A Mixture of Frailties – Salterton Trilogy 03 by Robertson Davies

The flat ceased to be the hang-out of the menagerie, for Giles was too busy to be bothered with them, except when Lantern work was to be done, or when he wanted conversation and a party. Of course they blamed Monica for coming between him and his old friends. And of course they wondered what on earth he saw in her.

Sometimes she joined in this wonder herself, for as a lover Giles was fully as demanding as he was when he was teaching her to sing what he had written. Indeed, the two kinds of experience were uncomfortably similar. He could be tender, but he could not be patient. He was experimental and ingenious, demanding for himself aspects of pleasure which she could not comprehend, and therefore could provide only by happy accident. If luck was not with her he might scold; worse, he might laugh at her. Once, after what had seemed to her a wonderful, ecstatic afternoon in the pokey little bedroom of the flat, she had turned to him, certain that the moment had come, whispering, “Do you love me?” He had replied, “What if I say no?” The sardonic glint in his eye warned her not to press the matter. She could not conceal her hurt, so she rose, dressed herself, and made him the stodgy, jammy tea-meal which he liked. She knew better than to ask that question again.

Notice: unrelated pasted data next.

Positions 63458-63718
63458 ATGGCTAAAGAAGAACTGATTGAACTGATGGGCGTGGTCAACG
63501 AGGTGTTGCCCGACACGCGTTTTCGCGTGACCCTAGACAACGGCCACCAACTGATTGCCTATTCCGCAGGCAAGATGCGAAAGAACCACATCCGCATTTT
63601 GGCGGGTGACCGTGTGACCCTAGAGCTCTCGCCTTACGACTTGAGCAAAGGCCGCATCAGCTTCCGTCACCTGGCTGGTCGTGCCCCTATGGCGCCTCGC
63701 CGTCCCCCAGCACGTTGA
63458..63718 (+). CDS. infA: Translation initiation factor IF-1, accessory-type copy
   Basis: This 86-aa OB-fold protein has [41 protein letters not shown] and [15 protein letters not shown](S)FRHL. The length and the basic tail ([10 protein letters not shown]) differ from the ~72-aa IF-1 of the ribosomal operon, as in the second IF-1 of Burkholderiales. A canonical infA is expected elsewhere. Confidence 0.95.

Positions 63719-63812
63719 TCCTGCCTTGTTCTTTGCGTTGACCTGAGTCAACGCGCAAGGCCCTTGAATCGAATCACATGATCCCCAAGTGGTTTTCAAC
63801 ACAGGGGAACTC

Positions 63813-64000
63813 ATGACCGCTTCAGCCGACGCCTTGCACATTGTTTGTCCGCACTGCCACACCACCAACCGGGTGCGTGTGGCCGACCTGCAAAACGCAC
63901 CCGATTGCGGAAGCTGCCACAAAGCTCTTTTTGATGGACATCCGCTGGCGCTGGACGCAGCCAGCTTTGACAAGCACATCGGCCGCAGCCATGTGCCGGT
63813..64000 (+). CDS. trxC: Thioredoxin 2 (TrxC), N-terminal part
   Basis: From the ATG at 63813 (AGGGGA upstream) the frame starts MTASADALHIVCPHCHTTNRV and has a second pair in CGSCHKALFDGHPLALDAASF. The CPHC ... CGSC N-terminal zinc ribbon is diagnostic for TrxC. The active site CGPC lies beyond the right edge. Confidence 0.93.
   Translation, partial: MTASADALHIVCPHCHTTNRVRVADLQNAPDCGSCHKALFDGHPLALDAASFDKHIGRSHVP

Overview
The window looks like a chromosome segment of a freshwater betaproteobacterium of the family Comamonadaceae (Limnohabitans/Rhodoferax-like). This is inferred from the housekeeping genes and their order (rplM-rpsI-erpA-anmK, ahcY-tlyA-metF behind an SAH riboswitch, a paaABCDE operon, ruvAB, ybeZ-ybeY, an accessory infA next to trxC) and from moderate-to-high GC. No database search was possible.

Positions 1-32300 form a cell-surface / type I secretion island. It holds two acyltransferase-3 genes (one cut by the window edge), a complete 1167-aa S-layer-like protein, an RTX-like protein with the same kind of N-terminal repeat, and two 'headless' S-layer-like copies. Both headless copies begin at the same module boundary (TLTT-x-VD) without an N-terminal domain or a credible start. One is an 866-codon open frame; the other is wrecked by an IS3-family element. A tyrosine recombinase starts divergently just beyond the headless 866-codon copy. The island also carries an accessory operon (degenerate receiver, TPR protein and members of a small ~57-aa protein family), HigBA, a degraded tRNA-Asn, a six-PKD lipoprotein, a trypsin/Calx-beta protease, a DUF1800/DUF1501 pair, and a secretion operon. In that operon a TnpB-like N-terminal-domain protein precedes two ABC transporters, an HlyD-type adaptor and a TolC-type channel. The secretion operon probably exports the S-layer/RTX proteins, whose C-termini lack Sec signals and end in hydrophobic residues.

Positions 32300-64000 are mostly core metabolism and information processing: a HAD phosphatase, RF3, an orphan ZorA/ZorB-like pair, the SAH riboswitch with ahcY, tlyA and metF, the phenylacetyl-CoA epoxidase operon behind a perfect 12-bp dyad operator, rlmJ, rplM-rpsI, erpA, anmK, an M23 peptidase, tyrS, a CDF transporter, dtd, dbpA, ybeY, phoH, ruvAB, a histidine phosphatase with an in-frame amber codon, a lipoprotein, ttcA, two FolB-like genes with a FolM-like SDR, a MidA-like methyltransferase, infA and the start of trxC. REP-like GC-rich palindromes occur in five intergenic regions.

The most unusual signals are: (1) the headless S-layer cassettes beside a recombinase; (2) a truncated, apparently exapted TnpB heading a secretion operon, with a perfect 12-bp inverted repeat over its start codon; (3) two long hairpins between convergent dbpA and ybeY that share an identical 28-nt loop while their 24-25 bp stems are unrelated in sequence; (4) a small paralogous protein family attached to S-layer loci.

She did not spend the nights at Tite Street. She did not dare, for fear that Mrs Merry would tell Mr Boykin, who would tell Mr Andrew, who would tell the Bridgetower Trust — who would tell her mother. But except for her lessons with Murtagh Molloy she spent almost all of her waking hours there. Her first decision to preserve some aloofness from Giles had quickly weakened; the harder he worked her, the more he nagged her about the most minute details of her singing, the more tyrannous his demands as a lover, the less was she able to keep away from him.

Bun Eccles alone of the menagerie seemed to have any true estimate of her relationship to Giles.

“You’ve certainly got it bad, kid,” said he to her one day as they sat in The Willing Horse.

“Worse than bad,” she replied. “It’s abject.”

“Well, cheer up. You’ll get over it.”

“Only when I’m dead.”

“Bad as that?”

“Yes; bad as that.”

It was Bun who sent her to a physician.

“You got trouble enough, Monny, without getting landed with a baby. You can’t expect Giles to do anything about it. He belongs in the great nineteenth-century tradition, when geniuses littered the earth with stupider-than-average kids. So you just cut along and see my friend Doc Barwick; I’ll tell him you’re coming, and why, and he’ll put you wise. Self-preservation is the first law of fallen women and a couple o’ quids’ worth of prevention is better than fifty guineas’ worth of dangerous cure.”